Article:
Risks and opportunities in 12 global financial segments

World financial markets are replete with risks and opportunities, making forecasts risky. Yet faint heart never won fair profit. So here goes!

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Published: Mon 23 Dec 2013, 11:59 AM

Last updated: Sat 4 Apr 2015, 7:51 AM

One, US shale oil, offshore West Africa, Iran, Iraq and Libyan production causes a major oil glut as Saudi Arabia and the Opec refuses to cut its 30 million barrel output. As US rates and the dollar rises, hedge funds short Brent crude, which falls to $80.

Two, the speculative excesses in cloud computing, social media and e-commerce shares finally climaxes and burst. Facebook, Twitter, Groupon, Netflix, Pandora, Amazon, Yelp, etc lose 50 per cent of their value. Yet media deals will be red-hot on Wall Street as Comcast finally acquires Time Warner Cable and Sony spins off its Hollywood assets.

Three, France goes into recession as industrial production and services fall, leading to a political crisis in the Elysee Palace and deterioration in relations with Germany. The global markets short French government bonds and OAT yields soar above the German Bunds. Paris blames EU deficit demands and the influence of hard money Bundesbank zealots on the ECB. The euro plummets to 1.30 against the dollar as French-German acrimony unsettles markets.

Four, the VAT sales tax and awful demographics (Japan is the only country in the world where adult diaper sales exceed baby diaper sales) causes Japanese GDP growth to decelerate sharply in Q1. This, in turn, forces Bank of Japan Governor Kuroda to expand the scale of the world’s most aggressive quantitative easing program. As Japan’s monetary base balloons even while US Treasury yields rise, the yen plummets in value, the final act of Abenomics, to 120 against the dollar. The Nikkei Dow hugely outperforms Wall Street and Europe.

Five, as junior mines all over the world shut down, gold finally finds a bottom in the $900-$1,000 range. However, the growth in global auto markets and industrial production means platinum and silver continue to outperform gold.

Six, GCC banks were stellar outperformers in 2013, up 25 per cent even as their emerging market peers got slammed. However, a fall in oil prices, unrest across major Arab economies in the Levant/North Africa, central banking curbs on property and retail lending and major losses on Treasury bonds/sukuk holdings cause severe correction in GCC banks shares. Saudi Arabian banks Samba and Al Rajhi emerge as sector outperformers even as the Tadawul is the winner index for 2014. GCC telecoms, utilities and cement shares remain losers.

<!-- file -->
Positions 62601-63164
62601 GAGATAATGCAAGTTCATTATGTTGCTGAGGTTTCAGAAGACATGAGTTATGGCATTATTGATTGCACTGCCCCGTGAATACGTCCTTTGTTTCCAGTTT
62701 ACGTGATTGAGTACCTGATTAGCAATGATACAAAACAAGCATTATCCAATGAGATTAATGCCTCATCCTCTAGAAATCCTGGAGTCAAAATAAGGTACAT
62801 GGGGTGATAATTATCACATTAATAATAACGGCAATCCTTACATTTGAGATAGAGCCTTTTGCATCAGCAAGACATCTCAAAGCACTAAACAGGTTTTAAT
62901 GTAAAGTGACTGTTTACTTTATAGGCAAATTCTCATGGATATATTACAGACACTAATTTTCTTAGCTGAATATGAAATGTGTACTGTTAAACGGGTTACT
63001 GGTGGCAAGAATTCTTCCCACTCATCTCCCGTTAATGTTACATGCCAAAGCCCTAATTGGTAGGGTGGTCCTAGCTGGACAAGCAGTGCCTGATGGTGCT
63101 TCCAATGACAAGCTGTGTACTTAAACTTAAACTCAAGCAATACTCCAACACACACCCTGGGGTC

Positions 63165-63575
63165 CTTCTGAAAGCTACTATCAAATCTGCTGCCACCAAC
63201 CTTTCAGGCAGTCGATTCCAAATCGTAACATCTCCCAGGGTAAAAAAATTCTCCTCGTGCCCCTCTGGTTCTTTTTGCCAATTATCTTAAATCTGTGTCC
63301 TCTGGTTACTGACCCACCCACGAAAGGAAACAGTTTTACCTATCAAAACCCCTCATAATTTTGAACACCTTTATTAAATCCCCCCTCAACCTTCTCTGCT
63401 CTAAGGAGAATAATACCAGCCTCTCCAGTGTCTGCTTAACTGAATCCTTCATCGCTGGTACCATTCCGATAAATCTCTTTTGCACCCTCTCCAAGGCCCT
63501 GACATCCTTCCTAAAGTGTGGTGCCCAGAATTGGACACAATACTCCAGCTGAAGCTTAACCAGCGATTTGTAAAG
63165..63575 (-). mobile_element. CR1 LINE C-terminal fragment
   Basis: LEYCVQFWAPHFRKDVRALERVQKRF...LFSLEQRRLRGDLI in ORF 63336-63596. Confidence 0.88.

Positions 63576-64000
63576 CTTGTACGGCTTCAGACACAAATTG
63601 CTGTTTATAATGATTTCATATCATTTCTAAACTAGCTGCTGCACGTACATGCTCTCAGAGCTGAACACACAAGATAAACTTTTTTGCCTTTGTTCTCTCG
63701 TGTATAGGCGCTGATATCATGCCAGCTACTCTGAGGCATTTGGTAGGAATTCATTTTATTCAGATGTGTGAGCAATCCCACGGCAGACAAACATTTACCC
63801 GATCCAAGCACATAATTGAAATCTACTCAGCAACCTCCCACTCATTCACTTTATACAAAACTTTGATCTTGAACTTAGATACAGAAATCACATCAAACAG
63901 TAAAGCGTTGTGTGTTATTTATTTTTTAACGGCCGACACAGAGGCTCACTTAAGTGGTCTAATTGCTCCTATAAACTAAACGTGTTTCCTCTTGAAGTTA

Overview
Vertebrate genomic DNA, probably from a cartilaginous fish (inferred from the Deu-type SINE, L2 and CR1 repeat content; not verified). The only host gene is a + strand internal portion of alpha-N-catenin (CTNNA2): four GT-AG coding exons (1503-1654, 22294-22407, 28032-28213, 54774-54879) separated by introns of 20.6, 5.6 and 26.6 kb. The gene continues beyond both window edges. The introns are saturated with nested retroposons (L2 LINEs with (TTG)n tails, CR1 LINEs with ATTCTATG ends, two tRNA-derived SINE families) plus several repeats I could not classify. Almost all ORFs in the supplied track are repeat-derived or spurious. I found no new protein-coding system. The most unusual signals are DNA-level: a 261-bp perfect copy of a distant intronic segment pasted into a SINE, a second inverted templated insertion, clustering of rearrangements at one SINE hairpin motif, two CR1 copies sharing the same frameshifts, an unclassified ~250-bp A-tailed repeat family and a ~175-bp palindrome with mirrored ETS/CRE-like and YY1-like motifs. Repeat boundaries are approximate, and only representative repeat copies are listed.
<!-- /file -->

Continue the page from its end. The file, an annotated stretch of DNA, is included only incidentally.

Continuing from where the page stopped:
Seven, Ukraine is the focal point of renewed Russian geopolitical tensions with the EU and the US, as riots in Kiev and unrest in the Caucasus mars the Kremlin’s showcase Sochi winter Olympics. A savage bear market in Russian equities, debt and ruble is amplified by the fall in the prices of gold, oil, gas and metals.

Eight, as US Treasury yields rise, the Bank of Canada reacts dovishly to inflation data, West Texas and Canadian select crude remains soft, the Canadian dollar continues to deteriorate against the US dollar, falling to 1.08 by April.

Nine, recent euro strength has been due to the shrinkage in the ECB balance sheet due to LTRO repayment by German banks even as deflation haunts the peripheral Europe economies. President Draghi can no longer rely on verbal intervention and the euro plunges to 1.30.

Ten, even though China’s Shanghai Composite Index has fallen for the fourth year in succession, the People’s Republic is a valuation Cinderella in Asian shares. MSCI China now trades at nine times forward earnings, its widest discount to Asia ex Japan since Lehman’s failure. The Politburo’s reform agenda is credible. Unlike India, China faces no funding risk as the Fed taper and Shanghai trade at a 40 per cent discount to Dalal Street. Is the Year of the Horse the year the Middle Kingdom finally gallops?

Eleven, Argentina was an investment basket under its Peronist government, with chronic inflation, sovereign debt defaults, capital and price controls and arbitrary expropriation. However, 2014 is the year the political regime in Buenos Aires changes. The world discovers Argentina is a shale oil colossus. Oil firm YPF shares doubled in 2013 even though the Peronist government expropriated Repsol’s majority stake in YPF. The richest man in the world (Carlos Slim) is accumulating YPF, whose shares double again in 2014 to $58.

Twelve, the biggest black swan in 2014 will be a savage property correction in Hong Kong, India, the Gulf, Las Vegas, Britain and South Florida. Rising interest rates are to property bubbles what sunlight is to Dracula. 2014 is the year bubble gum financiers get bloodied by the wildly overvalued housing bubbles worldwide again.

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